Crotalus willardi is a venomous pit viper species found in the southwestern United States and Mexico. This snake is found mainly in the "sky island" region. The IUCN reports this snake's conservation status as being of Least Concern. It is the official state reptile of Arizona.
- Common names: ridge-nosed rattlesnake, Willard's rattlesnake, Willard's rattler
Originally described in 1905, Crotalus willardi is the most recent rattlesnake species to be discovered in the United States. Five subspecies are currently recognized, including the nominate subspecies, Crotalus willardi willardi, described here. C. w. willardi is commonly known as the Arizona ridge-nosed rattlesnake, and is the state reptile of Arizona.
Crotalus willardi is a rather small rattlesnake with all subspecies measuring one to two feet (30–60 cm) in length. Color patterns are generally a dark brown base with pale or white horizontal striping, but vary slightly among subspecies. The distinctive ridges along each side of its nose, which are a series of upturned scales, are unique to this species and are the origin of one of its common names, ridge-nosed rattlesnake.
C. willardi is rarely found outside habitats at high elevation. Wooded mountain ranges, primarily in the southwest, are where this reclusive species is found. Each subspecies’ range is limited to select mountain ranges, making human encounters rare events.
The species C. willardi is classified as Least Concern on the IUCN Red List of Threatened Species (v3.1, 2001). Species are listed as such due to their wide distribution, presumed large population, or because they are unlikely to be declining fast enough to qualify for listing in a more threatened category. The population trend was stable when assessed in 2007.
Although four of the five subspecies are secure, the New Mexico ridge-nosed rattlesnake (C. w. obscurus) is an endangered subspecies and listed as threatened by the US Fish and Wildlife Service. Remaining populations are scattered throughout New Mexico, Arizona and the northern part of Mexico. Habitat destruction is the cause of declining numbers, but critical habitat designations (recovery measures) have been proposed.
Behavior and dietEdit
Rattlesnakes are primarily ambush hunters; they coil and lie waiting for prey to approach within striking distance. The diet of C. willardi includes small mammals, lizards, birds, and large centipedes. The young feed primarily on large centipedes (Scolopendra spp.) and lizards, whereas adults feed primarily on mammals and birds.
Like other rattlesnakes, C. willardi is ovoviviparous, meaning it gives birth and does not lay eggs. Contrasting with viviparous animals, the young still develop within an egg inside the female snake until their time of birth. Copulation occurs from late summer to early fall, and gestation lasts about four to five months. Females give birth to two to 9 (average five) young in late July or August. Both sexes appear to reach reproductive maturity around 400 mm (16 in) in body (snout to vent) length. Although captive snakes have reproduced annually, wild females probably reproduce every second or third year.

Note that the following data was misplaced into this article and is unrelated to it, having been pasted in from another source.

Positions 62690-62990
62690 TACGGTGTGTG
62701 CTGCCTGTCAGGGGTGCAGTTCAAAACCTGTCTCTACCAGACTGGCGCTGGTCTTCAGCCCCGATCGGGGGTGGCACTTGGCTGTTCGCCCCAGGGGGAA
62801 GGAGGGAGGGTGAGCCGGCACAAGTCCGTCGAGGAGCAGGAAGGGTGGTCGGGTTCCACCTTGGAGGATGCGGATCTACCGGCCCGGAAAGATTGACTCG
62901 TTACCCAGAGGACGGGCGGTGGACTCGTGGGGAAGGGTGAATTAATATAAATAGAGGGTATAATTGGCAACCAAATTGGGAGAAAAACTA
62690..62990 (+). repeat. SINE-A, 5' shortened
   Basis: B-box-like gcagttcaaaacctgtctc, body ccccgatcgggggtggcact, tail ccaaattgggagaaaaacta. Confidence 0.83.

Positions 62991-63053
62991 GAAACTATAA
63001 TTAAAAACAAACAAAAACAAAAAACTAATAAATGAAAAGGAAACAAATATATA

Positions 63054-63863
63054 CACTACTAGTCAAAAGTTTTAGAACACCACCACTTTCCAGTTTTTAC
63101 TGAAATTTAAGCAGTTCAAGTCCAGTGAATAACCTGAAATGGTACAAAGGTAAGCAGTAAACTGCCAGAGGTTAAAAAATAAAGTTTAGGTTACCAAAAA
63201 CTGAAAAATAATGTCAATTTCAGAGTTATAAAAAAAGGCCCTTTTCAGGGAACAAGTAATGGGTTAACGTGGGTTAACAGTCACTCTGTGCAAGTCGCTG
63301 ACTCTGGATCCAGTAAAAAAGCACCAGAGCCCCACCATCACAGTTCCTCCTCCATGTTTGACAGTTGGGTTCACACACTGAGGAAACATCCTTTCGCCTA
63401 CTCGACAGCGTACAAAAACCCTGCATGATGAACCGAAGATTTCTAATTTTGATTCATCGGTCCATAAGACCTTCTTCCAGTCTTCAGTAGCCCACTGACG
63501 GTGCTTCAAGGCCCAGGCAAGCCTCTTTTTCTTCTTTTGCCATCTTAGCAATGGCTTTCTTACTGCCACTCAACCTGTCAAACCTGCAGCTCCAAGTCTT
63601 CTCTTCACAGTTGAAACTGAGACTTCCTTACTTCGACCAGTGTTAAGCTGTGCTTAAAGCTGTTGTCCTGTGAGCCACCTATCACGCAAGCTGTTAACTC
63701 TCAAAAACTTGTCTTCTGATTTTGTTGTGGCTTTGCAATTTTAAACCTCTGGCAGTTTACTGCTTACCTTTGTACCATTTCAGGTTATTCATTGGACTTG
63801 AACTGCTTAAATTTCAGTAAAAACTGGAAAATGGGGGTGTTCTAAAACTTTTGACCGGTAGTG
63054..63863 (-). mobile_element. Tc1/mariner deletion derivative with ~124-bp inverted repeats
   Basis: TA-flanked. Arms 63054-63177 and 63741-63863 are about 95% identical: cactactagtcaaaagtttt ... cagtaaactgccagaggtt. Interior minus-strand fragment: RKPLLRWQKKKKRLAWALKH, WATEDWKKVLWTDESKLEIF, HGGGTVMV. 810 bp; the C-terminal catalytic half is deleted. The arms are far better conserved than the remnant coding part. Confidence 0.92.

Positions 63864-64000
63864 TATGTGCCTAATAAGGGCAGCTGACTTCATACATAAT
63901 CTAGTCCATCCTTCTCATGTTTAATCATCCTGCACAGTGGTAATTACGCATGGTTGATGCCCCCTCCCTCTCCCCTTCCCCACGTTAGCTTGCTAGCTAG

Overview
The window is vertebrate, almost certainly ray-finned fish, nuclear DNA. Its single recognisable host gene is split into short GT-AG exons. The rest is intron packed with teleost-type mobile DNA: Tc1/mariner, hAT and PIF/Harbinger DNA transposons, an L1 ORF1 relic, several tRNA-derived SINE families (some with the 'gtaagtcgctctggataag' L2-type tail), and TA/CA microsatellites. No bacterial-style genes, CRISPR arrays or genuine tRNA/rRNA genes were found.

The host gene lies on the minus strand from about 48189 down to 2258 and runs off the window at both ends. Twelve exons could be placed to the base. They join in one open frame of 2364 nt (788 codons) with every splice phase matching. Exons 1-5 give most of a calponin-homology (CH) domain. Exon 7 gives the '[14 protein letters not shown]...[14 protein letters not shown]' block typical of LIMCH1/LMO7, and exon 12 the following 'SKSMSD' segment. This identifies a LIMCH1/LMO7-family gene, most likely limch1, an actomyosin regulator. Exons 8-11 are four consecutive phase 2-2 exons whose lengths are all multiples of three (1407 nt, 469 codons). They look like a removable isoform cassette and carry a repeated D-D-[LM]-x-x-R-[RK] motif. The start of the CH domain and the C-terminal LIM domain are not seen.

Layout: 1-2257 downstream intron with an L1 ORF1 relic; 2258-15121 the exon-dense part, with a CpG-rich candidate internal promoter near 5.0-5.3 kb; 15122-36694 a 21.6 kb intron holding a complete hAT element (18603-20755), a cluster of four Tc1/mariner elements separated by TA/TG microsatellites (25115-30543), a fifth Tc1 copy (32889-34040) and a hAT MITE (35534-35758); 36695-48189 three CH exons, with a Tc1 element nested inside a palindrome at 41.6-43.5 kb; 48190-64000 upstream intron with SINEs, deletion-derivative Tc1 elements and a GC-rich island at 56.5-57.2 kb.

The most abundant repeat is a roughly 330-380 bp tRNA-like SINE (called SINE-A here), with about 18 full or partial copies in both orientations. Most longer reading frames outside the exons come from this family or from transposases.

Due to the generally small size of C. willardi, venom discharge yields are low; thus, the largely hemotoxic venom is not as life-threatening as that of other rattlesnakes. No documented deaths have been caused by ridge-nosed rattlesnakes, but pain and discomfort can still result from a rare bite.
|Subspecies||Taxon author||Common name||Geographic range|
|C. w. amabilis||Anderson, 1962||Del Nido ridge-nosed rattlesnake||Mexico in north-central Chihuahua|
|C. w. meridionalis||Klauber, 1949||Southern ridge-nosed rattlesnake||Mexico in southern Durango and southwestern Zacatecas|
|C. w. obscurus||Harris & Simmons, 1974||New Mexico ridge-nosed rattlesnake||The US in extreme southeastern Arizona and extreme southwestern New Mexico, Mexico in extreme northwestern Chihuahua and extreme northeastern Sonora|
|C. w. silus||Klauber, 1949||Chihuahuan ridge-nosed rattlesnake||Western Chihuahua and eastern Sonora|
|C. w. willardi||Meek, 1905||Arizona ridge-nosed rattlesnake||Southeastern Arizona, and northern Sonora|
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- Meek SE (1905). "An annotated list of a collection of reptiles from southern California and northern Lower California". Field Columbian Museum Zoölogical Series 7 (1): 1-19 + Plates I-III. (Crotalus willardi, new species, pp. 18–19 + Plate III).
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|Wikimedia Commons has media related to Crotalus willardi.|
- Crotalus willardi at the Reptarium.cz Reptile Database. Accessed 12 December 2007.
- Taxonomy of the New Mexican Ridge-nosed Rattlesnake at Virginia Tech. Accessed 12 December 2007.
- International Biopark: Ridge-nosed Rattelsnake at Biopark. Accessed 12 December 2007.
- US Fish & Wildlife Service Species Profile: Crotalus willardi at U.S. Fish & Wildlife Service. Accessed 12 December 2007.